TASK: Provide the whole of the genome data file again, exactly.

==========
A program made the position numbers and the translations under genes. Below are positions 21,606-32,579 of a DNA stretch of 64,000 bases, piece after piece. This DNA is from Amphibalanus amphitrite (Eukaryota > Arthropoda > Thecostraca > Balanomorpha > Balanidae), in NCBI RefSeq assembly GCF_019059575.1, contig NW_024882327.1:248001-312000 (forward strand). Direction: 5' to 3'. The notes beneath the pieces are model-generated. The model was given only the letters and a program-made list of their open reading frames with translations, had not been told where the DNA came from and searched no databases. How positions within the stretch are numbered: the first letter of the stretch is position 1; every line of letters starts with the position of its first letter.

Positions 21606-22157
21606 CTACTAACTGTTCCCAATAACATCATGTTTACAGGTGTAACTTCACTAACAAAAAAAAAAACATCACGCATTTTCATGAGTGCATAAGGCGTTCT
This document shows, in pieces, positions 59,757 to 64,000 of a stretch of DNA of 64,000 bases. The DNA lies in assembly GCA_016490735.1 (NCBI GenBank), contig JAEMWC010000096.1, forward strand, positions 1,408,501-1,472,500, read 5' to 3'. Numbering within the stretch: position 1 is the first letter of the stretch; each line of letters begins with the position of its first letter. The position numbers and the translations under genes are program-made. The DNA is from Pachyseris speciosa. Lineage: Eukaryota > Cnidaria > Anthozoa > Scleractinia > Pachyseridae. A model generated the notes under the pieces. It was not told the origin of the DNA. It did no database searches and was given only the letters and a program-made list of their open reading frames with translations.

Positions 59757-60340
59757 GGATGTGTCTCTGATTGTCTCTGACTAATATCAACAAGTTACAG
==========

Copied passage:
A program made the position numbers and the translations under genes. Below are positions 21,606-32,579 of a DNA stretch of 64,000 bases, piece after piece. This DNA is from Amphibalanus amphitrite (Eukaryota > Arthropoda > Thecostraca > Balanomorpha > Balanidae), in NCBI RefSeq assembly GCF_019059575.1, contig NW_024882327.1:248001-312000 (forward strand). Direction: 5' to 3'. The notes beneath the pieces are model-generated. The model was given only the letters and a program-made list of their open reading frames with translations, had not been told where the DNA came from and searched no databases. How positions within the stretch are numbered: the first letter of the stretch is position 1; every line of letters starts with the position of its first letter.

Positions 21606-22157
21606 CTACTAACTGTTCCCAATAACATCATGTTTACAGGTGTAACTTCACTAACAAAAAAAAAAACATCACGCATTTTCATGAGTGCATAAGGCGTTCT
This document shows, in pieces, positions 59,757 to 64,000 of a stretch of DNA of 64,000 bases. The DNA lies in assembly GCA_016490735.1 (NCBI GenBank), contig JAEMWC010000096.1, forward strand, positions 1,408,501-1,472,500, read 5' to 3'. Numbering within the stretch: position 1 is the first letter of the stretch; each line of letters begins with the position of its first letter. The position numbers and the translations under genes are program-made. The DNA is from Pachyseris speciosa. Lineage: Eukaryota > Cnidaria > Anthozoa > Scleractinia > Pachyseridae. A model generated the notes under the pieces. It was not told the origin of the DNA. It did no database searches and was given only the letters and a program-made list of their open reading frames with translations.

Positions 59757-60340
59757 GGATGTGTCTCTGATTGTCTCTGACTAATATCAACAAGTTACAG